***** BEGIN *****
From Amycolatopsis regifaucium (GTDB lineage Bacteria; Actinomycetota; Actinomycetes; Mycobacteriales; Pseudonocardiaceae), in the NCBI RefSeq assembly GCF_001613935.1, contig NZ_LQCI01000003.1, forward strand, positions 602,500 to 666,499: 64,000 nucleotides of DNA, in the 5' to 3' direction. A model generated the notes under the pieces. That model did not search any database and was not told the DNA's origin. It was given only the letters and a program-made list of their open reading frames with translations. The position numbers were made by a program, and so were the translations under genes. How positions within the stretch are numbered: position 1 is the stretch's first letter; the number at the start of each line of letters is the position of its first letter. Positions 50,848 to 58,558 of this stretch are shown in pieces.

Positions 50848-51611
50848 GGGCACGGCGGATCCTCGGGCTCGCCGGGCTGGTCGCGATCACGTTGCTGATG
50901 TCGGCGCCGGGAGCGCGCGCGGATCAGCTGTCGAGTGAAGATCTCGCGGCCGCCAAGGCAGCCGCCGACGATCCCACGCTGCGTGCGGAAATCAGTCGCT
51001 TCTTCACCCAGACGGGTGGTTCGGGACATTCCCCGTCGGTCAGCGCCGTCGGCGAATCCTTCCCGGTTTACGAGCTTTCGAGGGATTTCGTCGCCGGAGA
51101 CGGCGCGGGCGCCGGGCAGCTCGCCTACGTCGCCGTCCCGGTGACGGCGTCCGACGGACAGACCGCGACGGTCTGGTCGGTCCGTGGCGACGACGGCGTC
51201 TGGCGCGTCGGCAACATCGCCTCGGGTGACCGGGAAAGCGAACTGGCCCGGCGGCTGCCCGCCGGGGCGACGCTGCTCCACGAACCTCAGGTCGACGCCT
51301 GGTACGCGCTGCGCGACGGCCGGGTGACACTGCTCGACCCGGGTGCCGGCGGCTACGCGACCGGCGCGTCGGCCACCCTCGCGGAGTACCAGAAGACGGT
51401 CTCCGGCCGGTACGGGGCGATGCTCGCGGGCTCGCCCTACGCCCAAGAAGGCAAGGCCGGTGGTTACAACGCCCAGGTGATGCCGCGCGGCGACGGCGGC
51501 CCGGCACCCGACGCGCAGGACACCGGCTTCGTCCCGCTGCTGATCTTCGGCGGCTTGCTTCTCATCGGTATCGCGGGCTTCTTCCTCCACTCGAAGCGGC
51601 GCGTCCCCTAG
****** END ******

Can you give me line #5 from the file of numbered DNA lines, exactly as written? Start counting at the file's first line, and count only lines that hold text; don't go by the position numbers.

51001 TCTTCACCCAGACGGGTGGTTCGGGACATTCCCCGTCGGTCAGCGCCGTCGGCGAATCCTTCCCGGTTTACGAGCTTTCGAGGGATTTCGTCGCCGGAGA